People living in cities expect broadband to be delivered as efficiently as water, says Sioux Falls Public Works Director Mark Cotter.
He and city leaders from Aberdeen, Brookings, Madison, and Lincoln, Neb., discussed the challenges and rewards of small cell
and 5G technology at the South Dakota Municipal League Annual Conference, where representatives of the state’s 309 cities gather to discuss services and policies.
The panel encouraged cities to embrace the new broadband delivery methods. SDN Communications started deploying Verizon Wireless small cells this fall; Verizon contracted with SDN to deploy 50 in South Dakota and Sioux City. Aberdeen has nine which will be turned on soon. They improve data coverage in an area the size of a city block, which is much smaller than the more familiar 200-foot macro towers stretching connectivity up to 40 miles.
“We didn’t know what these were and we were skeptical at first, but these small cells look exactly like a light pole with a couple of canisters on them,” says Aberdeen City Planner Brett Bill.
Initially, Brookings will have a dozen small cells, Yankton will get six, and Sioux Falls will start with three. The numbers will only grow. Wireless providers have another 18 locations identified in Sioux Falls and over time could place as many as 500 in South Dakota’s largest city, Cotter says.
Dakota State University President José-Marie Griffiths, a panelist there to explain the technology, wants to make South Dakota a testbed for implementing 5G, the next generation of wireless technology. Small cells are the precursor to 5G.
“It would give South Dakota the advantage to attract businesses and residents because people want to be where the connections exist,” she says.
Griffiths uses images of the interstate to explain the 5G advantage: “Multiply the interstate lanes by 1,000. Now how much traffic can it carry? And then increase the speed ten times. Imagine the throughput.”
Small cells and 5G will better serve the ever-expanding devices connected to the internet. Technologists refer to that phenomenon as the Internet of Things (IoT).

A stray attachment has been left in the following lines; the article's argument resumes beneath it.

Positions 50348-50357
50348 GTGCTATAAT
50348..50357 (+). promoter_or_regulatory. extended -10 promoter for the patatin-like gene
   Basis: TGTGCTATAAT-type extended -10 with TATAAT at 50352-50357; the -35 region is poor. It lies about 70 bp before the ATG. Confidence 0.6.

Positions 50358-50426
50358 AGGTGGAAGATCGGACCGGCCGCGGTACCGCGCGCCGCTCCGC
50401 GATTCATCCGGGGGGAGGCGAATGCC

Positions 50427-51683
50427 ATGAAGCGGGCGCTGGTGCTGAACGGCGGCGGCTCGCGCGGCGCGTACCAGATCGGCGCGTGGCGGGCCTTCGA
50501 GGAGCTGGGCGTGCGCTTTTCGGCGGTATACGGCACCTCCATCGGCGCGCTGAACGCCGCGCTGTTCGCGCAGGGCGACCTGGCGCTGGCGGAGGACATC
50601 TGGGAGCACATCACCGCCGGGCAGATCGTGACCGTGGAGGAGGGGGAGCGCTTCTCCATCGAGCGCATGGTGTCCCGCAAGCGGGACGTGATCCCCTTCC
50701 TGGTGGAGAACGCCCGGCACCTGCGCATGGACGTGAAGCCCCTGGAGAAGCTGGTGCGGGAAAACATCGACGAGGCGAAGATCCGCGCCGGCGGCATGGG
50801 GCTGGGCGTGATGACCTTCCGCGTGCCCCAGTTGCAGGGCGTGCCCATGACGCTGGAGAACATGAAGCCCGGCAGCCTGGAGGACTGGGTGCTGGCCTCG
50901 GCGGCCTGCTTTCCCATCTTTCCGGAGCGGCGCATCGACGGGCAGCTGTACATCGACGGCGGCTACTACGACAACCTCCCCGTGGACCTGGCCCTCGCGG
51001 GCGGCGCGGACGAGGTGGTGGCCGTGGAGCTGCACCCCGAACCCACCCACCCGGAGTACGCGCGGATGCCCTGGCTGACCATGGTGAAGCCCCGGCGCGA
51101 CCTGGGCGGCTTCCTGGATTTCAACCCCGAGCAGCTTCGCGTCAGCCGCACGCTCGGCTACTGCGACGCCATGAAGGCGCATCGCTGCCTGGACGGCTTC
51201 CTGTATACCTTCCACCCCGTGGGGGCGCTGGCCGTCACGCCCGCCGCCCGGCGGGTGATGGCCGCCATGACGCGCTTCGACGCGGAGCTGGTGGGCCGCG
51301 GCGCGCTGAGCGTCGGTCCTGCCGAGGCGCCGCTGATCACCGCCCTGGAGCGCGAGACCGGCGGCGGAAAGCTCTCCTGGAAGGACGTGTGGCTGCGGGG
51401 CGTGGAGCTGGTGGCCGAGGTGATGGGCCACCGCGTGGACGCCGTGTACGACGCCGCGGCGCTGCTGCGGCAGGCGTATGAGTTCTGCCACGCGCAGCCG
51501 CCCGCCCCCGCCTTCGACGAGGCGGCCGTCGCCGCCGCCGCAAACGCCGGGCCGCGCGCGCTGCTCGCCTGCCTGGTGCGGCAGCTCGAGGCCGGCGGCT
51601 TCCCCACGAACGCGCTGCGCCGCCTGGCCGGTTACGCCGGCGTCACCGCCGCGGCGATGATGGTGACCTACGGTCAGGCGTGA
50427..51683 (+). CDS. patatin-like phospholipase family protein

Griffiths uses the medical industry as an IoT example: an increasing number of wearable patient devices allows people to age in their home under the close supervision of remote medical staff. The devices can constantly track a person’s vital statistics and even advise patients on what to do to immediately improve their health.
Madison City Commissioner Mike Waldner uses a real-life emergency to demonstrate the public safety aspects of increased broadband. In the moments following the 2016 Harrisburg school shooting, the network was so jammed with data traffic that the first officer on the scene couldn’t use his cell phone to call for backup.
“What do you think the students did when that (shooting) happened? They were texting, calling, Tweeting, live streaming on Facebook and Periscope – all of it jamming the network,” Waldner says.
Waldner, who is also a state employee for the Bureau of Information and Telecommunications, says citizens will be able to text to 911 within a year, and dispatchers will be able to track police and fire units and push photos and video out to first responders. Internet-connected devices will also alert dispatch and automatically activate body cameras when an officer pulls a gun from her holster. All that requires wireless connectivity and increased data coverage.
Brookings City Attorney Steve Britzman says he and his colleagues across the state are beginning to develop a comprehensive ordinance in which cities, large and small, could adopt to protect community aesthetics and still welcome and quickly deploy new technology.
Lincoln, Neb., Public Right of Way Manager David Young says his city has created a master agreement.
“The carrier signs one agreement and has access to 25,000 poles in our city,” Young says. “They file a permit and in ten days, we say yes because we want this infrastructure deployed.”
The current deployment by SDN are monopoles that can hold small cell equipment for two providers. Going forward the model will likely resemble Nebraska where SDN or others will replace aging incandescent street lights with energy-efficient LED lights and reinforced poles to hold the small cell equipment. That will help the public right of way from getting cluttered with additional poles.
Aberdeen City Planner Bill reminded the audience, while the technology might feel overwhelming, what municipal governments face with small cell and 5G infrastructure is not unlike a century ago when towns had to figure out policies for telephone, electric and street light poles.